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Songs That Sound like Blood (Jared Thomas, Magabala)

Growing up in Port Augusta is restricting Roxy’s dream to become a musician, but when she is accepted to Adelaide University’s Centre of Aboriginal Studies in Music, she feels conflicted about leaving her hometown and family. Once at uni, Roxy immerses herself in student life: her studies progress and her musical abilities improve; she becomes politically involved with a community of Indigenous students opposing tertiary budget cuts; and she finds herself drawn to half-Maori student Ana. With the help of Ana and student services, Roxy finds the resilience to face the many pressures in her life, particularly her family’s expectations for her and her relationships. Jared Thomas’ novel is a coming-of-age story about acceptance, belonging and the importance of artistic expression in defining a culture and identity. It is littered with references to music genres, artists and songs, which shape Roxy’s character and identity well beyond her race, sexual orientation and socioeconomic status. Similar to Thomas’ previous book Calypso Summer, Songs That Sound like Blood is sure to prompt conversations among teens about the treatment of marginalised groups. It is highly recommended for readers aged 14 and up, and a great addition to the conversation around diversity in YA.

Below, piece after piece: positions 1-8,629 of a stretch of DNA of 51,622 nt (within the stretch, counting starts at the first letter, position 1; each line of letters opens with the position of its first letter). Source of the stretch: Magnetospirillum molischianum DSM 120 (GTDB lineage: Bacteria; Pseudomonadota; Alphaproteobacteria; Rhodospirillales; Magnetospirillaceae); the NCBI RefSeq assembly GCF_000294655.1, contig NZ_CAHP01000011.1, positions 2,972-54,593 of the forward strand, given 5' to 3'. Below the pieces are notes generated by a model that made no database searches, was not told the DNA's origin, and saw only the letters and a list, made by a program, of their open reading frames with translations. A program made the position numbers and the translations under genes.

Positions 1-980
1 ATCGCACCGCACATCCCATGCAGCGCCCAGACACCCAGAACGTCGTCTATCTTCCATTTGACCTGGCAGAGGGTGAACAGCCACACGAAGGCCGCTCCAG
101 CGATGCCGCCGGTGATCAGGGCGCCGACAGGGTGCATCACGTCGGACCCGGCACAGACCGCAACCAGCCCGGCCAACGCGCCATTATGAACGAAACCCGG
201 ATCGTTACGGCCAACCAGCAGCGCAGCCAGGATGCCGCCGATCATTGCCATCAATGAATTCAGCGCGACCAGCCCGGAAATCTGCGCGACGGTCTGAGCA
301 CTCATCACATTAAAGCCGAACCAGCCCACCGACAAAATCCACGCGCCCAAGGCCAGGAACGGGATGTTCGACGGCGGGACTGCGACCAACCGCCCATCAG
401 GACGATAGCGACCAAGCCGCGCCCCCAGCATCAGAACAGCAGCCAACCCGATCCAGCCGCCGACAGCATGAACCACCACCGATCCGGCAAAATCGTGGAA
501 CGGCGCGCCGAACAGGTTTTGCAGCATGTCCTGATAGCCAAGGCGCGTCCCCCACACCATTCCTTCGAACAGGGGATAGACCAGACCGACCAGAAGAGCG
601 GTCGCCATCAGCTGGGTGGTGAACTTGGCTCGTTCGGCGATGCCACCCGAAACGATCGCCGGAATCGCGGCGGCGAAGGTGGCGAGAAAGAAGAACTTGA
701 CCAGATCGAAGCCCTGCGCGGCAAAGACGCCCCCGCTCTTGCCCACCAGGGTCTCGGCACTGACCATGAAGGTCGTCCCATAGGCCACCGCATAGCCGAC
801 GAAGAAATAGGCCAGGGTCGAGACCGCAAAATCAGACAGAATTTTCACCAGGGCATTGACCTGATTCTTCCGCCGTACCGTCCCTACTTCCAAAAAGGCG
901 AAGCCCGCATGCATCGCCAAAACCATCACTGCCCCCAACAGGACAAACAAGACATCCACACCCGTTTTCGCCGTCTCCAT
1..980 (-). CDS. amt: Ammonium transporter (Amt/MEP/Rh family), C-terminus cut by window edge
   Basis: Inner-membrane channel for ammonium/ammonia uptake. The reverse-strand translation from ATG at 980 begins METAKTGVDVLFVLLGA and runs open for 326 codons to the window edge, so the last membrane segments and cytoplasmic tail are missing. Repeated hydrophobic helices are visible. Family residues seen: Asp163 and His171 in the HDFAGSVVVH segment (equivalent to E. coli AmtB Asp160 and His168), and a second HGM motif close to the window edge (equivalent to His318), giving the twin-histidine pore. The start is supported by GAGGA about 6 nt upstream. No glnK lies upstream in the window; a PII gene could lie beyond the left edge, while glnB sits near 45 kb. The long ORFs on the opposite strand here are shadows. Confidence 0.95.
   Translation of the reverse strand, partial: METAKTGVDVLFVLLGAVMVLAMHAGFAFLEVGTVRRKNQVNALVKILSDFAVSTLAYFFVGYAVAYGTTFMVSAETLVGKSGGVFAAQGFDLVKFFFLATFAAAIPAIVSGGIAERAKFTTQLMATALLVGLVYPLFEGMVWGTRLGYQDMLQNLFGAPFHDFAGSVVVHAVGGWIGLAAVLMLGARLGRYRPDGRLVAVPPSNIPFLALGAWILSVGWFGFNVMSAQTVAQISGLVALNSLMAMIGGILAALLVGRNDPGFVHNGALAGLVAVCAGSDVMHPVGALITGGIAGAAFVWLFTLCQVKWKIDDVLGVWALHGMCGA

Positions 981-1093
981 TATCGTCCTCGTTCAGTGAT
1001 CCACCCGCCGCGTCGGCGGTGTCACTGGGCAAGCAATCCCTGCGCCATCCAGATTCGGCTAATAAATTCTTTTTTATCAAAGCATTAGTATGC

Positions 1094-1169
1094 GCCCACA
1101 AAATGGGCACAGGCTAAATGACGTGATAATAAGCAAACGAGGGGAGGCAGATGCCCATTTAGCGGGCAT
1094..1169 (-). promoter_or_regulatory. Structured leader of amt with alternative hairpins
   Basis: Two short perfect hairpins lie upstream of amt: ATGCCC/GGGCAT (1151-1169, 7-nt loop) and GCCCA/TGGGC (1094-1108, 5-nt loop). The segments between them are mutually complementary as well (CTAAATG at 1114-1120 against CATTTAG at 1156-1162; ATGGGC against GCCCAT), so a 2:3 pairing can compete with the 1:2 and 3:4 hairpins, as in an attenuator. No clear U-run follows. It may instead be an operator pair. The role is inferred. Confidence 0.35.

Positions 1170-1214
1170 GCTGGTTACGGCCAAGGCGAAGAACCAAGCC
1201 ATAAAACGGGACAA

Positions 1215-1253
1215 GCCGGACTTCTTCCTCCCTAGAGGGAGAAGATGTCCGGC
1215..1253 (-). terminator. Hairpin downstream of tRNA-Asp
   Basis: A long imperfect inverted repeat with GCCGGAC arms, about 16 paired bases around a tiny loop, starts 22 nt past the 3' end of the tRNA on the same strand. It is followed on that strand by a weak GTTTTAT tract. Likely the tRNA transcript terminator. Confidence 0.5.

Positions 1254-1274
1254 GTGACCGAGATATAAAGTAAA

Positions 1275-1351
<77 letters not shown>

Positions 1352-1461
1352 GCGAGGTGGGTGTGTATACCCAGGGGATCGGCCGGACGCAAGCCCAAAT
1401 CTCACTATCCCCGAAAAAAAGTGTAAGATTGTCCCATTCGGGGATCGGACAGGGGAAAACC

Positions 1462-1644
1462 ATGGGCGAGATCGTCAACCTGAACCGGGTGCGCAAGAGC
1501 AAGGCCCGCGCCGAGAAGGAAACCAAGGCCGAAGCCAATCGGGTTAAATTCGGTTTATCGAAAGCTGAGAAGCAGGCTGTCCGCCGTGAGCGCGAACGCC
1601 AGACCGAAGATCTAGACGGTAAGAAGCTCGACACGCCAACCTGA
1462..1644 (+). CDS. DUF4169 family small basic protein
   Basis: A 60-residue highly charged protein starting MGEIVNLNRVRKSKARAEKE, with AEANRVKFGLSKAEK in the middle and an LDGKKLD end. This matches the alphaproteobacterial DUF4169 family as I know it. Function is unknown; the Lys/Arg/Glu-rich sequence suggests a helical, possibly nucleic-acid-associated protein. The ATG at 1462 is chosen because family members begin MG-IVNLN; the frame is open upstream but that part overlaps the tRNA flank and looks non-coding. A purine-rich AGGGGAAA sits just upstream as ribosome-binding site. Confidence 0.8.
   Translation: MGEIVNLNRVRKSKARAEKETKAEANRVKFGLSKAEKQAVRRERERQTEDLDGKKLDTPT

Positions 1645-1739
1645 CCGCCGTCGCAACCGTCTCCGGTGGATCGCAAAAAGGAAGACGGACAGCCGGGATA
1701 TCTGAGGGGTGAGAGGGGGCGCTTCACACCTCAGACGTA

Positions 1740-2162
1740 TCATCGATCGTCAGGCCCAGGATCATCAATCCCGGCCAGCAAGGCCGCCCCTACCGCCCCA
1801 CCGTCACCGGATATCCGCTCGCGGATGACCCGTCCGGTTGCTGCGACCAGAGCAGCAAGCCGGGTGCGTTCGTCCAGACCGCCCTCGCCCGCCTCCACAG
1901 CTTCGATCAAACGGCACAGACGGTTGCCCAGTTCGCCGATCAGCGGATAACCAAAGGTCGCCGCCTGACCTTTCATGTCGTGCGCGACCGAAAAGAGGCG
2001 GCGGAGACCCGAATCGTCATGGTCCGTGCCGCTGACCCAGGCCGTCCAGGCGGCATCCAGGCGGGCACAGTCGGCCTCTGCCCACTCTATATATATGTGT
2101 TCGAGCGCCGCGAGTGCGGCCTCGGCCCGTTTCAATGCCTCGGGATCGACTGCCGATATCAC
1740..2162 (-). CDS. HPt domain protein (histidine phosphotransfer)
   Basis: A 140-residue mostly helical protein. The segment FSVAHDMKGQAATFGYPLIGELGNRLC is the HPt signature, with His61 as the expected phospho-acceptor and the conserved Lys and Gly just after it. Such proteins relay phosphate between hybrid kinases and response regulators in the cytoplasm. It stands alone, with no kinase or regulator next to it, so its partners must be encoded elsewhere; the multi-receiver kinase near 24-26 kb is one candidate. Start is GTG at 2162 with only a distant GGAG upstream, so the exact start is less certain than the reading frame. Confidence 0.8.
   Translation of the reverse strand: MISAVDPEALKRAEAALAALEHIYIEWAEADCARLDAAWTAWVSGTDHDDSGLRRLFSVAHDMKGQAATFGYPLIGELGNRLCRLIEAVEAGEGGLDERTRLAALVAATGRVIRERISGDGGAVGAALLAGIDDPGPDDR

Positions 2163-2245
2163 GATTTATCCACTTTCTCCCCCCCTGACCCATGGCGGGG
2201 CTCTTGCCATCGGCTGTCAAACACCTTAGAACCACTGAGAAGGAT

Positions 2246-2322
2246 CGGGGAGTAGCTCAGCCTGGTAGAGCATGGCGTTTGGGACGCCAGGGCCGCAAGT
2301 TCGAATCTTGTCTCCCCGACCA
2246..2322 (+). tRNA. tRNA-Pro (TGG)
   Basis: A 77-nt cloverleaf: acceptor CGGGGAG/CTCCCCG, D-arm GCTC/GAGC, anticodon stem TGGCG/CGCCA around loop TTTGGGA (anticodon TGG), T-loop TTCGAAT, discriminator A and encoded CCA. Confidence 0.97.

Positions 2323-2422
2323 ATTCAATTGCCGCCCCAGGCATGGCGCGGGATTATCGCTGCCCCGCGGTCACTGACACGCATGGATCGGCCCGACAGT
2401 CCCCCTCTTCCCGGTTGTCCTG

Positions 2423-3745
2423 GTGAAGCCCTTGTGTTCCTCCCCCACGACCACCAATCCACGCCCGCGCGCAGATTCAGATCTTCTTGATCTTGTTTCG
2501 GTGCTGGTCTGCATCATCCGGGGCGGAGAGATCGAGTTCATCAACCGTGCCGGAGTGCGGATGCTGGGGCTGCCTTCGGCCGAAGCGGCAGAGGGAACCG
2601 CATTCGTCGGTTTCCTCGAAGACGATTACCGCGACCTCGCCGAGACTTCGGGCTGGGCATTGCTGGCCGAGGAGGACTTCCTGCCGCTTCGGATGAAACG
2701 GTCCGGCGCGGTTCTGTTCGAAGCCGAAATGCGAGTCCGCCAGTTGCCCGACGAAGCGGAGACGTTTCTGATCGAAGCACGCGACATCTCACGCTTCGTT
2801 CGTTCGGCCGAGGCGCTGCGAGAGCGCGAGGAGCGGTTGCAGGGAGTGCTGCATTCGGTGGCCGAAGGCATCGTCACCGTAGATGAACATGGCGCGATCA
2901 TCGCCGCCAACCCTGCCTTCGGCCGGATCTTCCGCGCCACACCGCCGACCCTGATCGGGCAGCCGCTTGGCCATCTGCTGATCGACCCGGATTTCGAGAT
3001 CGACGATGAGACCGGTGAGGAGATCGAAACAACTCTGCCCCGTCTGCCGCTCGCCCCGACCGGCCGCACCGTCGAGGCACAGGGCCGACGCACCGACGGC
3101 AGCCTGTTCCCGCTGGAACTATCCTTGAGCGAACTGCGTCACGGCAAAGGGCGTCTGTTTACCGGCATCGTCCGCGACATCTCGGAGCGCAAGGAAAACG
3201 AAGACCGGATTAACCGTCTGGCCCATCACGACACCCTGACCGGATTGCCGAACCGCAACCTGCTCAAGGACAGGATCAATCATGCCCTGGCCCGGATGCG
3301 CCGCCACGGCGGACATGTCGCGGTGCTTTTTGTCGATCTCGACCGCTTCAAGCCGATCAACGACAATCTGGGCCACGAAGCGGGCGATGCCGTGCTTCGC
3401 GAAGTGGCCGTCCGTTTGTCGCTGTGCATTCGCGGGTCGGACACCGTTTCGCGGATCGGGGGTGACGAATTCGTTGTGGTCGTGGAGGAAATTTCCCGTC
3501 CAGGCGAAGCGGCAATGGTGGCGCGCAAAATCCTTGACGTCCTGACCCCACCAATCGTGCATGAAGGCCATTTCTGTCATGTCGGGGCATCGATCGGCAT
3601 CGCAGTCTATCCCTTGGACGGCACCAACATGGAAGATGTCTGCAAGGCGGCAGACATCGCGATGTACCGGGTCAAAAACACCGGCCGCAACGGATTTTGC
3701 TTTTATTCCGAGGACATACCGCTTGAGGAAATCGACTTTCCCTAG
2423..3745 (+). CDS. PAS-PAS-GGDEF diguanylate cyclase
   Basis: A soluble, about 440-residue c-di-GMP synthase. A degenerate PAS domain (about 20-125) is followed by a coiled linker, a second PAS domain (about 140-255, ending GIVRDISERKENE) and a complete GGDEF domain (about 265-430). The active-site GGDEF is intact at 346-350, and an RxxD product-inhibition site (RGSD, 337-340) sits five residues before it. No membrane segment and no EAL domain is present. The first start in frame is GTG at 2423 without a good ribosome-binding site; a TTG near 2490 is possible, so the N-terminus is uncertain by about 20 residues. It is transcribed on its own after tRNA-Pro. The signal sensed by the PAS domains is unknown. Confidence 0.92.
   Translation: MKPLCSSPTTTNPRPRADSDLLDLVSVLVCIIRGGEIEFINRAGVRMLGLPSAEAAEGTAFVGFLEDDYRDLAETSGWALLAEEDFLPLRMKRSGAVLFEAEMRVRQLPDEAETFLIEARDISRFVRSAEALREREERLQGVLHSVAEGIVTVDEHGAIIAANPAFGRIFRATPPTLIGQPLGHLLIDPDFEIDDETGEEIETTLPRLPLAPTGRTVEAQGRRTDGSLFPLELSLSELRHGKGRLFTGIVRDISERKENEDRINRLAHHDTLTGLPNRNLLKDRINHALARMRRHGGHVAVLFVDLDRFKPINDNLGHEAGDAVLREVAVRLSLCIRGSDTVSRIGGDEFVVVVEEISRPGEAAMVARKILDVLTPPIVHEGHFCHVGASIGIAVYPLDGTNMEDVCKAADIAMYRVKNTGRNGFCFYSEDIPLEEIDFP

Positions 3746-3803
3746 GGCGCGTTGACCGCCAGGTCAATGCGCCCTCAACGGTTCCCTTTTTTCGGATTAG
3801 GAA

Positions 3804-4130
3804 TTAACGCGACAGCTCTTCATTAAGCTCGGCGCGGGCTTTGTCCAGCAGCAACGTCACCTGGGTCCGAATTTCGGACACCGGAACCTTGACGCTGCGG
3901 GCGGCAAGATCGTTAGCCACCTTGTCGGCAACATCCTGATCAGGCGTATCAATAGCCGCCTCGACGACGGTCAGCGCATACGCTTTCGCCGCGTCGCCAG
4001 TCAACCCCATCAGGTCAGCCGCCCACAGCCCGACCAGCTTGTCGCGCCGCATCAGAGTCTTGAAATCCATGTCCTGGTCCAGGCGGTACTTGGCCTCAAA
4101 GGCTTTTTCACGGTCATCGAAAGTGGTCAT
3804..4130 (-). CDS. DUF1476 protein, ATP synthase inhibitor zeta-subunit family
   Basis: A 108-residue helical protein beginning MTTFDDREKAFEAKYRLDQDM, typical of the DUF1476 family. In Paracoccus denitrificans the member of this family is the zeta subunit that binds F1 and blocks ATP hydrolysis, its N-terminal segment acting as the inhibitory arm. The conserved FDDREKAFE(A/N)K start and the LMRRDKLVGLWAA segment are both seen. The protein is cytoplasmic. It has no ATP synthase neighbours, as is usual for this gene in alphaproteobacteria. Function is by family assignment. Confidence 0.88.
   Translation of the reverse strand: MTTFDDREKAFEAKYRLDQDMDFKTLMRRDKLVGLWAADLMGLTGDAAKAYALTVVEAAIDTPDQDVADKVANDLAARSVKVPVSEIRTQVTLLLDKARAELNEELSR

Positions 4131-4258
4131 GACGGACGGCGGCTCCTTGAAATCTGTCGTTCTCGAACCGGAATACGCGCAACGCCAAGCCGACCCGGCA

Braiden Asciak is a freelance writer and bookseller at Book Bonding in Melbourne


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